anil darn her own stockings before
she was twelve, to say uothiug of
knitting them herself.
She bad ber hours of play, and en
joyed berseif to the fullest extent.
Hue had no very costly toys, to be
sure, b it hor ra f doll and little bu
reau and . chair that Uncle Tom
made, were just aa valuable to ber
as tbo HO wax doll aid clagaut doll
furniture the euildrou have now-a-days.
She never said "I can't" and "I
don't want to," to her mother, when
askod to leave ber play, and iuu up
stairs or down on an errand, because
alio was not brought up in that way.
Obedience was a rardiual virtue in
the old fashioned little gill.
She rose in the inorniug when she
was called, and went out into tbo
gai.on and saw the dew ou the
:!. 1: i: 11
tho oggs for breakfast.
We do not BiippOse she bad ber
hair in curl papers, crimping pins,
or had it "banged'' over ber fore
head, and her flounces were no trou
ble to ber.
She learoed to sew by making
patcb-work, and we dare say sho
could do an over aud over seam as
well as nine-tenths of the grown up
women do now-a days.
The old-fasbionod little girl did
not grow iuto a young lady and talk
about beaux before she was in ber
teens, aud she did not road dime
novels and was not fancying a hero
in every plow-boy she met.
Sho learned the solid accomplish
ments as she grew np. Sho was
taught tho arts of cookiug aad bouse
keeping. When she got a husbau 1
she knew how to cook bim a dioner
.She hud not learnod in French
werbs, or Litiu declensions, and btr
near neighbors wore spared tha ago
ny of boaring her pound out " I ho
Maiden's Prayer," aud "Silver
I bread Amoug the Oold twenty
limes a day on tne piano, but we
have no doubt she made ber family
quite as comfortable as the modern
lady does hors
It m ty be a vulgar assertion, an I
wa aupposo we are not exactly up
with th.ftiuios, but wo honestly be
lieve and our opinion is basod ou
const lurabie experience and no
smll opportunity for obsarvation
that when it co.nos to keeping a
family happy a good cook and liouso
kuepr 14 to be preferred over an
accomplished scholar. When both
aula of qualities are found toguthur,
as they sometimes are, thou is the
household over which such a woman
bas control blessed.
Tho old fashioned lit'Je girl was
modoot iu her demeauor, and she
never talked slang or by-wiirds.
due did not langh at old peoplo or
make fun of cripples as we t
some modern little girls doing the
other day. She bad respect for
elders, and was not above listening
to words of couusel from those older
She did not think sho knew as
much as her mothor, aud that her
judgmont was as good as her grand
mother's. She did not go to partios by the
time she was ten and stay till after
midnight playing euchre and danc
ing with any chance young man that
happened to be ptesuut.
She went to bed in season and
doubtless said ber prayers before
she went, and slept the sleep of in
nocence, and rose up iu the morning
bappy and capable of giving happi
uuas. And if thore be an old-fashioned
little girl in the world to-day, may
beiven bless ber and keep ber, and
raise others up liko her.
Ha didn't Want any.
The other day a well dressed
stranger, carryiog a valise, culled
into life insurance oQi.-s in Detroit
and inquired if the agout waa in.
The ageut ouma forward rubbing bia
bands, and tbe stranger asked ;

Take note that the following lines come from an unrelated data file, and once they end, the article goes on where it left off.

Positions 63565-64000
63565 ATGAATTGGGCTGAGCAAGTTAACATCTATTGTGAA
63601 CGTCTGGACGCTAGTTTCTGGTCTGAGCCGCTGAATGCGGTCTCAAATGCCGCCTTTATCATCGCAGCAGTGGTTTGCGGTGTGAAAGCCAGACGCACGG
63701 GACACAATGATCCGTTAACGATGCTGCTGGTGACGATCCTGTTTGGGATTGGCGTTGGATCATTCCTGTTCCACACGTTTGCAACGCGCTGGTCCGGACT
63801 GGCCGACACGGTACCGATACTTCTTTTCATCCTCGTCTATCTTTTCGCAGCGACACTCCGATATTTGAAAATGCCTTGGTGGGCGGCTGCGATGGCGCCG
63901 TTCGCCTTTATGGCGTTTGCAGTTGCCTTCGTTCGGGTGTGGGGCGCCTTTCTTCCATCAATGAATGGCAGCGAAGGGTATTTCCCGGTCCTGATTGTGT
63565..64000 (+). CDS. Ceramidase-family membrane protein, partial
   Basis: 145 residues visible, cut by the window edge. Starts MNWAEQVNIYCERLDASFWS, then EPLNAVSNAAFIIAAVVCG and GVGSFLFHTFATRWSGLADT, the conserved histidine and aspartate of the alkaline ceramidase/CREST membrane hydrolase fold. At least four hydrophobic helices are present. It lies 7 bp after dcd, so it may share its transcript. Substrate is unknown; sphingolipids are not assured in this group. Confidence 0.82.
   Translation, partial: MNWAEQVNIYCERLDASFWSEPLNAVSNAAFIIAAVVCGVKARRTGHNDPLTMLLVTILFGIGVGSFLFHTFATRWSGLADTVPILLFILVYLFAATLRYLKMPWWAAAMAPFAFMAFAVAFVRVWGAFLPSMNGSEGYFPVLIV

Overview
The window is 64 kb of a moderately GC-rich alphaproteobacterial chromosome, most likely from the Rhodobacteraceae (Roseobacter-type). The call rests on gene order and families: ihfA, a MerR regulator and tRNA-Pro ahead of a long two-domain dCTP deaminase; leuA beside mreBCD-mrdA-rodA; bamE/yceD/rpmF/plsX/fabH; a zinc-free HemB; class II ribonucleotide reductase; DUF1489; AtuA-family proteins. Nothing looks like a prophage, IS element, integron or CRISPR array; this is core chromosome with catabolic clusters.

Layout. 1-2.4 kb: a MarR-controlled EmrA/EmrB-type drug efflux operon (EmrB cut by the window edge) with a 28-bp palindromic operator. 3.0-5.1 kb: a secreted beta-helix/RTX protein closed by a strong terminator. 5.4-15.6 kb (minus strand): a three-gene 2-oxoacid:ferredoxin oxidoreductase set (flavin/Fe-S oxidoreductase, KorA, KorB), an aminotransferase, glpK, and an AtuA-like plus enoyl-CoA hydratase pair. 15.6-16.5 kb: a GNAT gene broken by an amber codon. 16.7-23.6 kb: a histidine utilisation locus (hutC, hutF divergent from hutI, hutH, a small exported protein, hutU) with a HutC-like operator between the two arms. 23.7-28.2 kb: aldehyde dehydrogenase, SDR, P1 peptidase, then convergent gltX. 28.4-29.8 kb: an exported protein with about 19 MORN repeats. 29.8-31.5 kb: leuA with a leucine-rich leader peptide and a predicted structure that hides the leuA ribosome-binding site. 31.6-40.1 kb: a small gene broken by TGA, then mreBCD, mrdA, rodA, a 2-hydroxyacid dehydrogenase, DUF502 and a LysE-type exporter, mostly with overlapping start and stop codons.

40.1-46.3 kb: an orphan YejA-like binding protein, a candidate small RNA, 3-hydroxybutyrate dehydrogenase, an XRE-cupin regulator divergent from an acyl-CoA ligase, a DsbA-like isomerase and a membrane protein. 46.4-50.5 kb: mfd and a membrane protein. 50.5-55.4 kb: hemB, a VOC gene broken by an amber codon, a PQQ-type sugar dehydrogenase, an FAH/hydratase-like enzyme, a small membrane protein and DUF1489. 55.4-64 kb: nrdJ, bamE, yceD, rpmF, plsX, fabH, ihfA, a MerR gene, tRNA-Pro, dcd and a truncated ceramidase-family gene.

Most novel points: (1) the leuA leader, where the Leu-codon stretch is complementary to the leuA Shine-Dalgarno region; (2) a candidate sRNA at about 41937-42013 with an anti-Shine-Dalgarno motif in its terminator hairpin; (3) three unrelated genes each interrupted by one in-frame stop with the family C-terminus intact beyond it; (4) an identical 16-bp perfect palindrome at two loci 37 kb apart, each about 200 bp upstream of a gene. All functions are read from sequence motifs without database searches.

"Do you take life iusuranoe risks
"Yes, air 1 glad to see you, air 1 ait
down sir,' replied the agent
"What do you think of life insu
rance, anyway V inquired tbe strau
ger, aa he eat down and took off his
"It's a national blessing, siran
institution which ia looked upon
with eovereign favor by every en
lightened mao and woman in Ameri
ca." "That's wbat I've alwaya thought.'
answered tba roan. "Does tbe com
peoy pay its loases promptly f
"Yea, air 1 yea air. If you insur
ed with me, aud yon ahould die to
night, I'd band your wife n check
within n weak," .
"Couldn't ask for anything bet-
"You are let me boo, say thirty
five. A policy on you would ooet
eilO tbs first year ,
"Tbat 'a reasonable euough '
"Yea, t'uat'a what we call low, bill
onra ia a strong company, does a
saie uusiness, and luvesta only in
Qrst'ClsHs securities. If you think
of taking out a policy, let me tell
you that onrs is the best and safest,
aud even the agents of rival com
paciss will admit ths truth of what 1
"And when I die my wife will get
tho woucy without trouble I '
"i ll guarantee that my dear sir.'
"And I'll get a Uivideud evory
"Yes this is a mutual company,
and part of ths profits come buck to
the policy holders.'
And it won t cost but $110 for a
policy of I j,000.
"Thai's tho figurs, and it's as low
as you cau get insurance anywhere.
Let mo write you a policy, You'll
never regret it.'
"Thoio s the blanks, I s'pose,' said
the stranger, pointing to the desk.
"Ytts,' replied the merchant, as be
bnuled nue up to him and took b:s
pen. What do you say Bhall 1 fill
out aa application 1'
"No, I guess 1 won't take any to
day,' replied the stranger, as ho un
sometbing tbat will take that wart
off your nose insido of a week, I 've
got it here. It's good for corns,
bunions, toothache, 0 a r a 0 h e,
Ho was placing bis little bottle 011
tho table, whan the ageut roached
over and took him by tho shoulder
and fiercely whispered ;
"Mister man, if you don't want to
becomo a corpse, you will not be
two minutos getting out here !'
It II i$t and Welcome CouMtli.
Who composed tho following de
scription of the Bible we may nevor
kuow. It was foun J in Westminis
ter Abbey, oameluss and dateless 1
but nevertheless, it is invaluable for
its wise aod wholesome counsels to
the erriug race of Adam.
A nation would be truly bappy if
it were goveruered by no other laws
thau those of this blessed book.
It continues everything needful to
be known or done.
It gives instructions to a senate
authority nod directum to a magis
trate. It cautions a witness, requires an
impartial verdict of a jury, and fur
uishes the jnde with his seutmice.
It si'tH tue husband as the lord of
the LoiiHiJiold, aud the wife as tbe
uiiHtreBH of the table - tells bim how
to rule, aud her, as well bow to niau
age. A entails honor to patents and
eujoius obodietico to children.
It prescribes and limits the sway
of the sovereign, tbe rule of the ru
ler, and tbo authority of tbe master 1